The Westminster kindergarten through high school facility started its distance learning program March 16, immediately after Gov. Larry Hogan’s announcement of public school closures.
They started with work packets for students through a drive-thru system for picking up and turning in work. Meanwhile, technology staff began setting up students and staff for virtual classroom learning, which began March 23.
Teachers teach video lectures just as they would in person, and students watch from home. Teachers can add video links and supplemental resources as needed. Then there are group sessions for discussion and further instruction.
“We are offering digital format for tests and quizzes, etc., when we can,” Principal Matthew Reisberg said. “Obviously, some of these things help elementary and some are more beneficial for secondary. We try to use what works best for each group.”
He recognized the Teach Team who worked hard to put structure in place and train staff members.
“It has gone very well,” he said. “The staff has done well to learn new things and to implement them and the students have done great at applying themselves and learning. ... We just miss having the kids physically with us."
Mount Airy Christian Academy
Mount Airy Christian Academy began distance learning March 18 after two days away from school that were counted like inclement weather days.
About 310 students attend the school across all grade levels, preschool through 12th grade.
Head of School Vicky Webster said the first thing they set out to do was to “calm everyone’s fears to let them know that we were prepared and that we were in this together.”
“Our team began the day in prayer and we reflected on all the ways that God went before us to prepare us for this new season at MACA,” she told families in a video message.
Two administrators happened to have been working on graduate- and doctoral-level work related to distance learning and they were ready to help with the transition.
Students at the high school level already had been provided with Chromebook laptops as part of tuition and students at all levels have some familiarity with computers in the classroom.
Hoping to keep things positive, for their first day of virtual learning, they held a “first day” photo contest on social media, and participants were entered in to win a gift card to a local restaurant.
Each day, first thing in the morning, students receive a video from teachers for each of their subjects and notes on what assignments to complete for the day.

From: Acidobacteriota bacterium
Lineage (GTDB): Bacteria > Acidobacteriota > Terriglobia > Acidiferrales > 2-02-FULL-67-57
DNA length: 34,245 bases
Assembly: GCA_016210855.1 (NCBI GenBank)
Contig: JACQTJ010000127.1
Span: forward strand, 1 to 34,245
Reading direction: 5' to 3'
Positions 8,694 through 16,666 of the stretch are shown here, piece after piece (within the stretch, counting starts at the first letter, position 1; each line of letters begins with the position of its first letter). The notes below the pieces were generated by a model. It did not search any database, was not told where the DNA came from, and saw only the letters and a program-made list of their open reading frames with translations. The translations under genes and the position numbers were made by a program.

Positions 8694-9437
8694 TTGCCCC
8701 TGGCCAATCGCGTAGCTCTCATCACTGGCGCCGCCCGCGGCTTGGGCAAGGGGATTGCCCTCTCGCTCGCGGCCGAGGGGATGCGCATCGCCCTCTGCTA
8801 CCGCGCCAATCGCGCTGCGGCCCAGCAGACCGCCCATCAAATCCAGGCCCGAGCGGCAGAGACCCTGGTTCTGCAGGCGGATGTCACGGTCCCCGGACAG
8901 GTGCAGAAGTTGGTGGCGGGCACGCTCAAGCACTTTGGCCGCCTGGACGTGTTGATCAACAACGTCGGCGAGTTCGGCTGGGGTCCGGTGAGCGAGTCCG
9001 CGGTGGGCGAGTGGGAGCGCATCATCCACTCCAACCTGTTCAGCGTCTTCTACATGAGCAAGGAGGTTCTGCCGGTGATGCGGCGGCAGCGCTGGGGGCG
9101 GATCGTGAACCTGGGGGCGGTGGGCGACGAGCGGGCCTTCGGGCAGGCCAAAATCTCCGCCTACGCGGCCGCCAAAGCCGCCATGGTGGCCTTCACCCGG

“It’s important to us that that relationship continue as much as possible,” Webster said in an interview Friday.
On a class-by-class basis, teachers have set up times when students might be able to video chat for help, and teachers are responsive to email. They hope to provide structure and continuity, she said.
But at the same time, they wanted a model where students did not have to be doing their classwork at a set time, to help families where multiple students may be sharing one computer.
‘We try to be understanding of families’ schedule as well — we respect that not everyone can do a ‘regular’ schedule" she said. But they want to make the option available for those who prefer a set daily routine.
The weekly chapel for students is being filmed also, and families are encouraged to share in it with their children.
Kristen Furr, director of marketing and a parent of a student at the school, said that quick continuity from in-person to online learning was comforting to her as a parent. “It just took one less worry off the parents’ plate,” she said.
The school plans to hold its Easter break from classes as scheduled and because only two days of instruction were missed, plans for the last day of school to stay on schedule.
This model means long hours for teachers, Webster said, as they work to prepare videos for class. For their students, “these teachers are heroes,” she said. “They are shining out bright in a difficult time.”
The all-grade school in Finksburg has been keeping families informed about their education continuity plan with updates online and messages from President John Polasko.
Remote educational opportunities have been put in place for lower, middle and upper school students and include academic classes as well as special areas. Division heads at the school are holding video conference meetings with parents to update them while the school remains closed to in-person learning, at least through April 24.
A school administrator could not be reached for comment on this story.
North Carroll Community School